GF


Then again, the Buffalo was unpressurized, which hardly made it attractive.
 
GalaxyFlyer
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Re: STOL Performance Improvement By More Powerful Engine?

Tue Jan 09, 2018 2:28 am

True, but I don’t a STOL mission requiring long range, high altitude flight, hence pressurization.

GF
 
oldannyboy
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Re: STOL Performance Improvement By More Powerful Engine?

Tue Jan 09, 2018 10:12 am

GalaxyFlyer wrote:
[*]There’s very, as in no, demand for true STOL planes. Runways are everywhere, so anything bigger than a Twin Otter will have runways adequate long. I can say, without fear of contradiction, Bombardier will not build a new STOL plane without or without the DHC-8 as a basis. Viking owns the DHC-5 Buffalo cert and couldn’t find a market for a new production series.

GF


Agree. There's hardly any demand left for rugged/STOL/unpaved flying, even in areas that were defined 'remote' less than 20 years ago, and whatever demand there is can easily be covered by the older frames still floating around among the ever decreasing number of specialized carriers operating in above described market...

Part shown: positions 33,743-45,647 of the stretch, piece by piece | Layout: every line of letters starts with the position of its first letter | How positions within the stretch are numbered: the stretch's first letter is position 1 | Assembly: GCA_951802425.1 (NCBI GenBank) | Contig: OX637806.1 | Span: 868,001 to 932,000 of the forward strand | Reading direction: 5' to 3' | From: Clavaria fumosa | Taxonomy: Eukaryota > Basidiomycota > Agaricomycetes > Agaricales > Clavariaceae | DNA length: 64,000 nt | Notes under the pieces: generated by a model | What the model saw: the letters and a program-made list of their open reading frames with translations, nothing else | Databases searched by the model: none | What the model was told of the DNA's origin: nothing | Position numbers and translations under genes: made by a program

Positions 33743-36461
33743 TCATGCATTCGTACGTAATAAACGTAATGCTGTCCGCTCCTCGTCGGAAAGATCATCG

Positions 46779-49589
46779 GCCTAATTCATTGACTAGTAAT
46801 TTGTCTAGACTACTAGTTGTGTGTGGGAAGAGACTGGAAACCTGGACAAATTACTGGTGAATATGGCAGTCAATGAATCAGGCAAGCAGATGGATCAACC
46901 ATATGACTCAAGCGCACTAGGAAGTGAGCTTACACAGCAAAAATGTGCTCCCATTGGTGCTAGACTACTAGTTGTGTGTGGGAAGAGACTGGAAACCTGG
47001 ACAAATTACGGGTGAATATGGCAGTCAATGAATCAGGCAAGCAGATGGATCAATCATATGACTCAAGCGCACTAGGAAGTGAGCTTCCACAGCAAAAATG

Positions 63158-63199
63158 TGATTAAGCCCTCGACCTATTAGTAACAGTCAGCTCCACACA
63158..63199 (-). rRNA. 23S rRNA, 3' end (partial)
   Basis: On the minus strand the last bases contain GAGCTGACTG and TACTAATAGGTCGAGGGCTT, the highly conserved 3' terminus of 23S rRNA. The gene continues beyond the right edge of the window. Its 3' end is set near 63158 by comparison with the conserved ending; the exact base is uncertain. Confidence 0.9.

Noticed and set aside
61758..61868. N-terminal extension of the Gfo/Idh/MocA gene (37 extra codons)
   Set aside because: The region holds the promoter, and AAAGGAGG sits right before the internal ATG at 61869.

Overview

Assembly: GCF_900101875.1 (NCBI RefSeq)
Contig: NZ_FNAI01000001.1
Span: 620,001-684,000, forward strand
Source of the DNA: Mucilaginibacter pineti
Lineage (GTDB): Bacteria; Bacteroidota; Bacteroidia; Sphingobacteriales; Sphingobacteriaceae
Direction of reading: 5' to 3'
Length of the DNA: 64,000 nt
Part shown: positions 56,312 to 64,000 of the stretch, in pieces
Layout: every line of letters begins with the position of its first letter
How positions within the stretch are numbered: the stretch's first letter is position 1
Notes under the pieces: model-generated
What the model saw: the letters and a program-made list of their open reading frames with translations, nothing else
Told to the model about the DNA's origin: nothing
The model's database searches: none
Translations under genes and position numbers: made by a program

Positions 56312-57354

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lightsaber
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Re: STOL Performance Improvement By More Powerful Engine?

Fri Jan 12, 2018 3:07 pm

oldannyboy wrote:
GalaxyFlyer wrote:
[*]There’s very, as in no, demand for true STOL planes. Runways are everywhere, so anything bigger than a Twin Otter will have runways adequate long. I can say, without fear of contradiction, Bombardier will not build a new STOL plane without or without the DHC-8 as a basis. Viking owns the DHC-5 Buffalo cert and couldn’t find a market for a new production series.

GF


Agree. There's hardly any demand left for rugged/STOL/unpaved flying, even in areas that were defined 'remote' less than 20 years ago, and whatever demand there is can easily be covered by the older frames still floating around among the ever decreasing number of specialized carriers operating in above described market...

That should be emphasized on how many more runways there are. Also, how many previous gravel are now paved and were stretched to accommodate longer missions.

Not to mention road networks have improved. Many areas that used to be a STOL flight are now a drive.

Now on topic, engine power decreases required runway length. As the go/no-go decision is made with an engine out, 10% more power changes when the decision is made. So the added power will cut runway requirements. Just as better brakes can shorten the required runway length based on the certified rejected takeoff.

But is there a market? Planes are expensive and new designs must sell in quantity to pay back certification costs. There is a movement to cut certification costs, but the traction isn't there.

Lightsaber
You only have the first amendment with the 2nd. If you're not going to offend someone with what you say, you don't have the 1st.